Friday, September 16, 2011

Big Ben

Big Ben paused at the wooden fence surrounding his pasture. The bright westerly sun made him squint as he gazed over the fields to where his cattle were grazing. A few were still lingering at the pond, which shone at dusk like a large round mirror lying golden bright in the grassy field. He thought of his wife and of the times she spent making those final touches to her hair in her hand mirror. She never knew how really beautiful he thought she was. Now she was gone.

He waved his hand through a swarm of gnats that had gathered around his eyes. He made certain the pasture gate was secured and then he turned his slow steps toward the house.

He was still not used to the silence that now resided in his home. It greeted him like a spectre when he opened the door. Strange the contrast was between the serene and open farmland outside and the stark grim enclosure where he spent his evenings. He reached out to the radio as to a lifeline. A voice, any voice would do. And tonight it would be The Detective Hour. Silver Fox, private eye, was on the trail of yet another murder suspect. He stared at his meal of leftover stew there in his bowl slowly growing cold. He abruptly reached to shut off the radio and walked over to the window. His strong jaw was clenching and unclenching. The pond reflected the delicate crescent moon in its glassy waters.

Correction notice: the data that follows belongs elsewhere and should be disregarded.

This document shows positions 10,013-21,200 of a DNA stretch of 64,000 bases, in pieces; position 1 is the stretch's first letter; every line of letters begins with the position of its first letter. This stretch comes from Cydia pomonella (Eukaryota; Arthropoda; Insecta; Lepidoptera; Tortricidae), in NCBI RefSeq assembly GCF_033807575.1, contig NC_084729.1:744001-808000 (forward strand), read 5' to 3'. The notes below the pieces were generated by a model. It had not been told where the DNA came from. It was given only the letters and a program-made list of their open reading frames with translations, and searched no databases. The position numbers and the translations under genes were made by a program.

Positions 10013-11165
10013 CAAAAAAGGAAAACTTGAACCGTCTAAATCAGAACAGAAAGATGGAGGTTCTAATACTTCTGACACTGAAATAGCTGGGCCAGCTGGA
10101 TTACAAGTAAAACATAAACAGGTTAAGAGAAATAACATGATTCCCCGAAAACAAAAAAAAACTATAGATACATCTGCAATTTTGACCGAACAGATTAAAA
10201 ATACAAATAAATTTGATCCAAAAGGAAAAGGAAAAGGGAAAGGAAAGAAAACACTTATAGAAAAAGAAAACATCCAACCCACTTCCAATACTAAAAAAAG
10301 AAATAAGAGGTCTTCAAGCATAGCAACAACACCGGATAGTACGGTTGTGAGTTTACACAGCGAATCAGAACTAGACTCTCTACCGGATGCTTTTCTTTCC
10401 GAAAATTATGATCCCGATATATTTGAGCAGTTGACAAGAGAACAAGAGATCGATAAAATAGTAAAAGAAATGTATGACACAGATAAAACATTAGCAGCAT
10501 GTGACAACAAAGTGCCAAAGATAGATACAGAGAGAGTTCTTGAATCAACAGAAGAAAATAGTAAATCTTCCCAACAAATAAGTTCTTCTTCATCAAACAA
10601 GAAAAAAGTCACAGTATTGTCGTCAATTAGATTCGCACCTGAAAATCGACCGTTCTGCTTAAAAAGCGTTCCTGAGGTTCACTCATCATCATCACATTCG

He found himself emerging from the interior stifling silence into the soft cool breathings of the night. All the world seemed hushed, but yet not silent. Reaching his ears like music were the night choruses of crickets and toads. He paused to listen, and to remember.

He then approached his overturned wooden dory at the water’s edge and righted it. It made an audible splash which seemed to startle the toads into a moment of silence. His bare white feet stepped into the cool water and down into the soft muddy bottom. Bringing the boat behind him, he lowered down his hefty frame which caused the vessel to lunge towards the middle of the pond, heaving waves out ahead which shone white in the scattered moonlight. But Ben settled softly into peaceful repose, lying prone as if in an open casket, hands folded, gazing at the starry spectacle above.

The heavens seemed in motion as he drifted. How beautiful the stars are, he thought. Like sparkling teardrops suspended in the air, refusing to fall. And in such marvelous array. Ben understood how the ancients could see shapes in the stars they beheld every night. He thought of the nighttime faces he saw as a boy, gazing down at him from the smudged ceiling above his bed. Now he fancied he could make out Clara looking down at him with her sparkling eyes. The heavenly lights blended together as tears filled his own aged eyes. Too weary the days seemed now, and too lonely the nights. But there alone, and despite the hard bed he had made, Ben’s eyelids weighed heavy and he slipped away into slumber, nudged in his dreams by little waves through the night.

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